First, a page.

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Harry Potter Fan Theories About The Marauders That Actually Make A Lot Of Sense

Updated February 9, 2021 4.7k votes 1.2k voters 170.5k views18 items

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Amongst true fans of the Harry Potter franchise, fan theories abound related to main characters like Harry, Dumbledore, Hermoine, and Snape. However, some of the most interesting fan theories out there come from a less talked about group - the Marauders. Composed of James Potter, Remus Lupin, Sirius Black, and Peter Pettigrew, the Marauders of Hogwarts created the pivotally important Marauder's Map, which was essential to the plot of Harry Potter and the Prisoner of Azkaban. In these theories, we learn how it's possible that Peter Pettigrew was able to stay off the Map, why James Potter had such a troubled relationship with Snape, who actually created the Marauder's Map, and so much more. Whether you're a Harry Potter fanatic or a theorist yourself, these Marauders fan theories are a fantastical must-read.

  • 1

    James Potter And Snape's Mutual Resentment

    From Redditor /u/Obversa:

    Severus Snape resented James Potter, not just because he married Lily, but because James was everything he wanted to be. James, in turn, resented Snape for his closeness to Lily.

    [Read the full post here.]

    Up to no good?
  • 2

    The Map Has A 'Hide The Marauders' Function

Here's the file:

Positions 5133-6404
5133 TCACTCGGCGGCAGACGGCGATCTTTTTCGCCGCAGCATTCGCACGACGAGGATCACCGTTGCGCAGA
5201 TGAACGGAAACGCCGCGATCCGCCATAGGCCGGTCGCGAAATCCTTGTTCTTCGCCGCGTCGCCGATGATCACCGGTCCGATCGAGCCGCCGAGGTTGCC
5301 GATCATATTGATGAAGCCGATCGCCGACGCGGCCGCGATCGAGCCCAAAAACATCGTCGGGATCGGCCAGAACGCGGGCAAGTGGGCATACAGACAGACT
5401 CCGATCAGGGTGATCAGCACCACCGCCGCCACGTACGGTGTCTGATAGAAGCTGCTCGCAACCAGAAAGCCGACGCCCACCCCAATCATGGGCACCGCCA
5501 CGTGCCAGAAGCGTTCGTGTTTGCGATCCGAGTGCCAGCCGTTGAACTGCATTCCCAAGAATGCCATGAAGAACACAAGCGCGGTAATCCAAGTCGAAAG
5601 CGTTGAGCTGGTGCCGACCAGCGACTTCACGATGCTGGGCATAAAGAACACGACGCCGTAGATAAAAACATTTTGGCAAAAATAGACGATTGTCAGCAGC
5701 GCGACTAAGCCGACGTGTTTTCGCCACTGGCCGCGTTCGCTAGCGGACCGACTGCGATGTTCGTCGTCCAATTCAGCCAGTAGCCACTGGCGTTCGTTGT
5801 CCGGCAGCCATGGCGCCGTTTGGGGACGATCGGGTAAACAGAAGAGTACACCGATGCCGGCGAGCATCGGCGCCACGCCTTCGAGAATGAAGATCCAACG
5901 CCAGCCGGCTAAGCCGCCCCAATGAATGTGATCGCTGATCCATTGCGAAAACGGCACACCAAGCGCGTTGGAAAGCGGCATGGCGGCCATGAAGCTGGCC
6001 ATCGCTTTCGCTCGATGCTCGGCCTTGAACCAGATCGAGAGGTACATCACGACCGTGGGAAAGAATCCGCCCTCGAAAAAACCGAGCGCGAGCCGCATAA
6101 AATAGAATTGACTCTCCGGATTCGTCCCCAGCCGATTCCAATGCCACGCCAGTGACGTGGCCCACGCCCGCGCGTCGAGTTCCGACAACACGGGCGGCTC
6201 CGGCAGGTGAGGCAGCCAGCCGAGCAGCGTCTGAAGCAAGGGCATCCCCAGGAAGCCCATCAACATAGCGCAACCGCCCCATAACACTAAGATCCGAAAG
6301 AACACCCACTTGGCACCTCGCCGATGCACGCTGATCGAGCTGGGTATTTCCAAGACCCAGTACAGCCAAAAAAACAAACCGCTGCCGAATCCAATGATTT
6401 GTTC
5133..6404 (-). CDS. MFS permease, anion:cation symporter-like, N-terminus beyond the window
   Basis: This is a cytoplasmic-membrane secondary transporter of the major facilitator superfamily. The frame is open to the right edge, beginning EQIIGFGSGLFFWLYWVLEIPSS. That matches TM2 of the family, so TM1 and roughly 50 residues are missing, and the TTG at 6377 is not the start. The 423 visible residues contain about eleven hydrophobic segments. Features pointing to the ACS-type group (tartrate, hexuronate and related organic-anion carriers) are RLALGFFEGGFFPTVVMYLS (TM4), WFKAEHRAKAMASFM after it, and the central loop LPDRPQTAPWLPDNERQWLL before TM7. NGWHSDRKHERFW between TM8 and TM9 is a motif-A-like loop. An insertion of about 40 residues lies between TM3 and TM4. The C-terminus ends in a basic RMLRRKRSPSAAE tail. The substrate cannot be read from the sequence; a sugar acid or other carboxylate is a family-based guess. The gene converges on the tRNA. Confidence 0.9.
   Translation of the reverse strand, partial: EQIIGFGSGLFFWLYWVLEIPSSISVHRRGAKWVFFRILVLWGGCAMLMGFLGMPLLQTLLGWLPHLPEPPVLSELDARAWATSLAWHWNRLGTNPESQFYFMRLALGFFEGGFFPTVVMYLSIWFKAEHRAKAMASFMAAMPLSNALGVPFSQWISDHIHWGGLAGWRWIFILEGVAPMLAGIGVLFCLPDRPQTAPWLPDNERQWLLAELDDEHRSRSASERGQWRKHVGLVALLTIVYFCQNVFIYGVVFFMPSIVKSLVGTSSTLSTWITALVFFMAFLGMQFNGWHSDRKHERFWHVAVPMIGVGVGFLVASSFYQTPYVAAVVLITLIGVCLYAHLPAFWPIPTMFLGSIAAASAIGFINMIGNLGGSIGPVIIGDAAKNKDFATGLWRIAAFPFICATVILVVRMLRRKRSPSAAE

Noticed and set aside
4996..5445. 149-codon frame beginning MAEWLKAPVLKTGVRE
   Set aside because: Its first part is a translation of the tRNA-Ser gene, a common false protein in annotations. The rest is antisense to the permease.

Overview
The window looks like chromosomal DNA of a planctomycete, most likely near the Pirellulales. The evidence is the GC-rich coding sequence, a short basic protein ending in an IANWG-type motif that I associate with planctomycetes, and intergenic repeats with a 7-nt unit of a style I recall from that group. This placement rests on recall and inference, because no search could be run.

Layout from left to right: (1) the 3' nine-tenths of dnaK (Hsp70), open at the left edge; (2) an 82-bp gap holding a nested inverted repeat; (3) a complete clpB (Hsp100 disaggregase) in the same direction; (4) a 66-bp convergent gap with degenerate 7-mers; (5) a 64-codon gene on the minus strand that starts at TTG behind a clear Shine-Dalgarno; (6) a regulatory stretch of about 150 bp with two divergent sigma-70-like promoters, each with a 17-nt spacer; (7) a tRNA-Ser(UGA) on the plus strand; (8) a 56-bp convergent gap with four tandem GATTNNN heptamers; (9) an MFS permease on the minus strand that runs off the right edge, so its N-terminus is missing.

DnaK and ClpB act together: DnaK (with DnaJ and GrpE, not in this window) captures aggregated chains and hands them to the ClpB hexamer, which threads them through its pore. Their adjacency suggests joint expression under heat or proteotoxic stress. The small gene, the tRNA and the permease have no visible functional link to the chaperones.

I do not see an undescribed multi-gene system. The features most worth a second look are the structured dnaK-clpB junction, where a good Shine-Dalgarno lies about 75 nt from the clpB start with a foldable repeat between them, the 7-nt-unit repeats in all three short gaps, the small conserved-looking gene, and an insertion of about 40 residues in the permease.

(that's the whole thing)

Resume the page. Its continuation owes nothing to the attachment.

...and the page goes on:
From Redditor /u/potter365:

    It has ALWAYS bothered me that there is no clear explanation for how Fred, George, and Harry could have possibly overlooked the fact that Peter Pettigrew literally slept with Ron every single night and only Lupin catches it much later. Searching message boards I finally found an answer that helps me sleep at night.

    This is provided by BolteAltamont:

    'This is purely conjecture, but it's entirely possible that the Marauders placed some extra protection on the Map in case it were to fall into the wrong hands - a "hide-the-Marauders" function, if you will. If you think about it, this makes sense - for, as we know, it did fall into the wrong hands, and they wouldn't want anyone to know about their monthly excursions or any of their other Invisibility Cloak adventures. Moreover, they probably only would have wanted it to be a temporary function, so that they might be able to find each other if necessary.

    So let's say that there was this hide-the-Marauders function, and it was enabled when Filch confiscated it. Fast forward to Fred and George discovering it. They don't notice anything wrong with it, of course, because none of the Marauders are supposed to be at Hogwarts... until the year in which Lupin arrives. Still, it's clear they don't use the Map much anymore by this point - they've outgrown it, and they're even passing it on to Harry. Nobody notices that the new Defense Against the Dark Arts teacher is never on the Map - and why would they? Both Harry and the Weasley twins probably like Lupin, so he's not somebody they'd be watching out for; plus, it's probably a lot harder to notice someone's absence from the Map than someone's presence on it (especially, regarding the case in point, if that someone shares a common room with you).